And what difficulties if any did you encounter? Were friends and family supportive?
Some of my friends didn’t get it, especially when I was still at school. I can remember being compared to Neil from the Young Ones and people using the word vegetarian derisively… but they may as well have tried to bully me for breathing or for having feet: I always knew that I was completely right to be vegetarian and I never needed to be part of anyone’s ‘cool club’. That sense of self was a direct result of my upbringing, especially my mum’s influence.
I remember, aged about 18, my best friend at the time saying “you would probably be as tall as your (older) brother if you’d not been vegetarian”. I was incredulous, I was already 6 feet tall at the time (my brother was 6 foot 2) and I said “I am 5 inches taller than my dad and 10 inches taller than my mum, exactly how tall do I need to be?”
My family were always supportive. Although they never made the change themselves, they were always very eager to try new vegan food and loved me cooking for them. Initially, they were worried I would get ill, but over time they accepted that I was one of the healthiest people they knew and gradually realised that vegan food was generally healthier as well as delicious. My mum and dad have both died since, my mum just last year, but they were both supportive and encouraging at all times – I have been so very lucky in that respect.
What would a typical day look like for you?
Not sure how to answer this, I’m not fond of routine so I don’t really have typical days. I try to have a vegetable smoothie every morning – get my 5-a day in one go.
Do you get involved with any kind of activism other than your art?
I used to do a lot of environmental and AR activism but, in recent years, for various reasons, my focus has been on vegan outreach. There is a local vegan group where I live (3 Valley Vegans) and we put on monthly events to promote veganism and a compassionate lifestyle.
Is there something that you feel particularly strongly about?
Hunting is the worst for me. I know I’m different from a lot of vegans in this respect but my strongest affinities have always been with wildlife, rather than domestic animals. To me, the destruction of something wild and free is the worst thing in the world.
Are you ‘parent’ to any animal companions?
Not presently. My partner and I are lucky to be able to travel a lot and we have decided that it is not the right time to be responsible for companion animals. In the past I have looked after rats, gerbils, mice, parrots, guinea pigs and rabbits, as well as injured wildlife, and I will do so again in the future when the time is right.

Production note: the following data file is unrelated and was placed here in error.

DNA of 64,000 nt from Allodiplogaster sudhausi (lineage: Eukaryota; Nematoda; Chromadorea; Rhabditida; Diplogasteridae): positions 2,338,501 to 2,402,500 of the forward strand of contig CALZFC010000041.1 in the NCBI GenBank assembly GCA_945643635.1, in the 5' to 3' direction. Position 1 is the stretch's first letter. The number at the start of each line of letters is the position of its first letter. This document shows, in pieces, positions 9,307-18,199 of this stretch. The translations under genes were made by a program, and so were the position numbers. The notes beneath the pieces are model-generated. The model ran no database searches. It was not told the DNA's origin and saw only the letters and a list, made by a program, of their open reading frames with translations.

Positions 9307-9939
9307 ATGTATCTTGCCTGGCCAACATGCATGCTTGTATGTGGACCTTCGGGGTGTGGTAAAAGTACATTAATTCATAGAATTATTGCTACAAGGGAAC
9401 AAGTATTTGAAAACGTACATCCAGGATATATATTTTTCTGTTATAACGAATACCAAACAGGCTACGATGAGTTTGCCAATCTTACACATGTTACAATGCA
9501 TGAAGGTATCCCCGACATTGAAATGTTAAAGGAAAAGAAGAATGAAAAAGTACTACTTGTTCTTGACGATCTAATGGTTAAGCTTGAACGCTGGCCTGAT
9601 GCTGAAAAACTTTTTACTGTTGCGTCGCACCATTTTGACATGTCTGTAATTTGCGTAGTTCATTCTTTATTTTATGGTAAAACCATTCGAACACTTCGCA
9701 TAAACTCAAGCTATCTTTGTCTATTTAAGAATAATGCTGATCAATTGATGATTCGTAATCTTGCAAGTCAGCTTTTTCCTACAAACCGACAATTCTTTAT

Where do you get the inspiration for your art?
Sad to say, my vegan paintings are usually inspired by anger. My other paintings – often wildlife art – are inspired by the beauty in the world. So… anger and beauty.
What is the most interesting project you’ve been engaged in?
Dunno. Not really art stuff… so far, I’ve never had great gratification from collaborative art projects. I have done a lot of conservation work though – especially with sea turtles in Greece and Costa Rica – and that has inspired and engaged me greatly.
How do you see your career progressing, ideally?
Life has changed a lot for me in recent years, defined by the long term illness and death of people I love… my perspectives have changed significantly. Also, my day job at Manchester University is coming to an end, because of government cuts… I am trying to stay positive and I am in a position now, for the first time, of really focusing on what I want to do with the rest of my life. I have a good idea of the direction I am will move in and I am preparing to start along that pathway… stay tuned!
What would you like to achieve for animals, what would you like to achieve in your life and in your art?
I do not imagine that my art will change the world but I also don’t think it needs to – that is not the reason I create it.
I will continue subtly striving to be the best version of myself; I want to be a gentle, positive force in the lives of those I overlap with but not in an egotistical way.
It is possible to try and limit the damage that we inflict daily as human beings and people can make positive changes to their lifestyles which have beneficial effects on everyone and everything around them. Veganism is a good starting point as a lot of of the damage and cruelty is immediately eliminated or reduced… but it is not enough on it’s own. I’ve known vegans to be self-righteous and judgemental in ways which are damaging to our cause; further, I have met racist, sexist, homophobic, bullying and/or fundamentalist vegans… I understand how easy it is to fall into despair with humanity but perpetuating forms of prejudice is not the answer.
It sounds clichéd perhaps, but only enlightenment can banish ignorance. And only love can conquer hate.
See more of Andrew’s brilliant work on his Facebook page